-- Submitted by Lisa McCormick
Data Management Summit Recap

             Main entrance of National Library of Medicine 
                    Photo credit: Amy Koshoffer 2018                                                            

In April, I had the opportunity to travel to the D.C. area and visit two paramount libraries.  My main reason for going to the area was to attend the Biomedical and Health Librarian Research Data Management Training Course Capstone Summit hosted at the National Library of Medicine in Bethesda, Maryland.  I was a mentor for 4 health science librarians who participated in the program and were making their own journeys into research data management support.  

The course participants had 8 weeks of instruction and assignments on critical topics in data management such as the data lifecycle, data documentation, ontologies and metadata, storage, preservation, sharing, writing a data management plan, data wrangling and a week to focus on their own institutional environment.  The end of the course culminated in a summit where participants met each other, mentors met mentees in person and the participants presented their capstone projects.  The participating librarians developed capstone projects designed to focus on an area of research data management that they wanted to explore deeper.  Some developed environmental scans or SWOT analysis and others created educational modules for their research communities.  As a mentor, I provided guidance and insight from my own journey in research data management support.  The whole program was supported by the National Network of Libraries of Medicine Training Office.  Shirley Zhao from the University of Utah facilitated the course, and worked with many of the top expert data librarians to design and teach the 8 modules.

Never having been on the National Institute of Health campus or to the National Library of Medicine, it was a great opportunity for me to see the home of PubMed and see the place where many grant funding decisions are made.  And we had the chance to meet Patricia Flatley Brennan, Director of the National Library of Medicine who opened the capstone summit with a talk that highlighted the future directions of NLM particularly related to data science.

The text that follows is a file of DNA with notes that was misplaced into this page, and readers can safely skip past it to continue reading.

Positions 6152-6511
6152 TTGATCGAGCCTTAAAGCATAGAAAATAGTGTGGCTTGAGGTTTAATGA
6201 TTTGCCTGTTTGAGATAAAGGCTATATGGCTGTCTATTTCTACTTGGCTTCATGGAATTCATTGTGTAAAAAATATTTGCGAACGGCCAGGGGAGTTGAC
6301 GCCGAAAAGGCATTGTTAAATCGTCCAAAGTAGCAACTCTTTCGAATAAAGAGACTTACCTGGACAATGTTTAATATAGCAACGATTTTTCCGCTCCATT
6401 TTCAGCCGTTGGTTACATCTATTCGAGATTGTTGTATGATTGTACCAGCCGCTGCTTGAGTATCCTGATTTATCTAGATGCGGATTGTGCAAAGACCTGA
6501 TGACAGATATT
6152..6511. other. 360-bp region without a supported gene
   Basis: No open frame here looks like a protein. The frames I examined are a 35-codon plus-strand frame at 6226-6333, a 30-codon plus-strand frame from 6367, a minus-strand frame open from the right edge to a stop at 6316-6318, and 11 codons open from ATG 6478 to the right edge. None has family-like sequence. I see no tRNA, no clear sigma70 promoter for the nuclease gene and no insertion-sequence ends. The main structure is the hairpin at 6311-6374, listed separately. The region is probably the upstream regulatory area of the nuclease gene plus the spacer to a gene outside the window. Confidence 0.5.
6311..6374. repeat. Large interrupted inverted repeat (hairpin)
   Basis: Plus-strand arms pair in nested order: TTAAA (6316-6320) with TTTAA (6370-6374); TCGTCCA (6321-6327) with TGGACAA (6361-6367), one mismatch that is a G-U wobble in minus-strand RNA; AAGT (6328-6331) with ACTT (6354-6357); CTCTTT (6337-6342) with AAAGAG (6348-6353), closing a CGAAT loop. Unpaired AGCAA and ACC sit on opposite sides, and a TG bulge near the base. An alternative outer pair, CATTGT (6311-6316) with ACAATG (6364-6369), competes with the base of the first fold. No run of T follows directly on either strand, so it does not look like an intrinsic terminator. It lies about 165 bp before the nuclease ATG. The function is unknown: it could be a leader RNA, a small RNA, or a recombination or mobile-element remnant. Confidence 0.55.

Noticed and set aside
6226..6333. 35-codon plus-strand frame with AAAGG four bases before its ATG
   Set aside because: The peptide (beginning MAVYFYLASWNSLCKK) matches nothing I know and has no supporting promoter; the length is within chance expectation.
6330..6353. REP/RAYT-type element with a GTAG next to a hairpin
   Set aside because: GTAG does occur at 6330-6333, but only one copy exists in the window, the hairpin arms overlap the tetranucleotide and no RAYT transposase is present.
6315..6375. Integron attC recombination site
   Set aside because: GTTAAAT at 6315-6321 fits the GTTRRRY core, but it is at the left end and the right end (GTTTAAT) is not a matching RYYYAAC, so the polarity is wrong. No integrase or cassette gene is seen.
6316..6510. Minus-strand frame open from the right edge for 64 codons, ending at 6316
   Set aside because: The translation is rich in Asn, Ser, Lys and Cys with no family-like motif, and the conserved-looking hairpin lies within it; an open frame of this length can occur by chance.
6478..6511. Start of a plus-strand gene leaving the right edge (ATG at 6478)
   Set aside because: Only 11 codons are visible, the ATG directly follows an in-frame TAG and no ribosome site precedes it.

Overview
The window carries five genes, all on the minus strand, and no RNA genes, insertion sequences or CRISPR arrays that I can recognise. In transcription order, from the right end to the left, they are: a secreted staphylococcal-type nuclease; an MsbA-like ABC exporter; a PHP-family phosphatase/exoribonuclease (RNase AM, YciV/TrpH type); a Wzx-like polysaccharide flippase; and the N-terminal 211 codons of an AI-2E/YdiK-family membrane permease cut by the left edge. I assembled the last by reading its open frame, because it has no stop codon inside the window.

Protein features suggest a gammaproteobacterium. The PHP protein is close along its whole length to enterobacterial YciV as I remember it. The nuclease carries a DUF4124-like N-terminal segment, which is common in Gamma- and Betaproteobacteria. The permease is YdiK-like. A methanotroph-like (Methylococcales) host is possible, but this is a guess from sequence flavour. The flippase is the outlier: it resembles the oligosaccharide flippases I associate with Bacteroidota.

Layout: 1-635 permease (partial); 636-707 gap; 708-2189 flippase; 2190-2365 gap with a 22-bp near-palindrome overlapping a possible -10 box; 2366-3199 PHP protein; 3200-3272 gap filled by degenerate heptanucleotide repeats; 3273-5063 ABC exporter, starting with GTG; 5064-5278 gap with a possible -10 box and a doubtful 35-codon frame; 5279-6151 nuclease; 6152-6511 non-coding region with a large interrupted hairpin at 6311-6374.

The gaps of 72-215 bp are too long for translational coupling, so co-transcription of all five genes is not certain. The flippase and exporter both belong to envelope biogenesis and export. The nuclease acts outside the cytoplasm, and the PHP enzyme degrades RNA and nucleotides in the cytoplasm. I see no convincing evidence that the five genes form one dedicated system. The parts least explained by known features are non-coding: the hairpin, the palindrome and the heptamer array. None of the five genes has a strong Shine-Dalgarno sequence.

NLM Director Patricia Flatley Brennan speaking to course Participants about the future directions of NLM
Photo credit: Amy Koshoffer 2018

The other library I had a chance to visit was the Library of Congress.  Before the summit, I spent one day and traveled by the very convenient metro system into our nation’s capital.  Given I had only the one day, I attempted explored as many attractions as possible.   I visited the botanical gardens and walked around the capital building and the length of the Mall to the Vietnam Memorial.  One place I spent quite a number hours of my day was in the Thomas Jefferson Building of the Library of Congress.  The Thomas Jefferson Building is the main building (one of three) and is an architectural wonder.  Opened in 1897, the library now holds nearly 25 million cataloged books and nearly 15 million non-cataloged items (source LOC webpage - https://www.loc.gov/about/general-information/#year-at-a-glance).  I was able to see the Library’s copy of a Guttenberg Bible, an exhibit called Mapping a Nation containing the first map of the United States after it became a nation, and a very entertaining exhibit called Hope for America focusing on satire in politics based on the joke files and media collection of Bob Hope.  My pictures do not do the space justice, and I hope others will have the chance to visit one day soon.  

Photo Atrium of Library of Congress – Photo credit Amy Koshoffer 2018

          -- By Amy Koshoffer


We were very saddened to hear of the passing of our colleague and friend Emily (Dau) Rahe.  Our condolences are extended to her husband, Cecil, and the entire Rahe and Dau families.  

Emily’s obituary:  Emily (Dau) Rahe, age 90, of Cincinnati, formerly of Aurora, IN, passed away on Saturday, April 14, 2018. Emily was the dear wife of Cecil for 66 years, beloved mother of Eric Rahe (Shelley), Philadelphia, PA, Leanne Rahe Montgomery, Cincinnati, grandmother of dear grandchildren Alexandra Lindsay (Robert), Grace Montgomery (Reed Benjamin), Daniel Montgomery, step-grandchildren Connor and Ethan Herring, and great-grandchild Marietta Lindsay. She is also survived by her sister, Helen Brauer, Aurora, IN, sisters and brothers-in-law, nieces and nephews, great-nieces and -nephews, and numerous friends. She was preceded in death by her parents, Rev. William H.J. and Helena Dau, her brothers William and Luther Dau, and son-in-law Christian Montgomery. Emily was a graduate of the University of Cincinnati, a 30-year medical librarian at Merrell Dow and a lifetime member of the Lutheran church. She will be missed for her devotion to her family and friends, her cat Kitty, a wry sense of humor and her desire for a fairer and more compassionate world.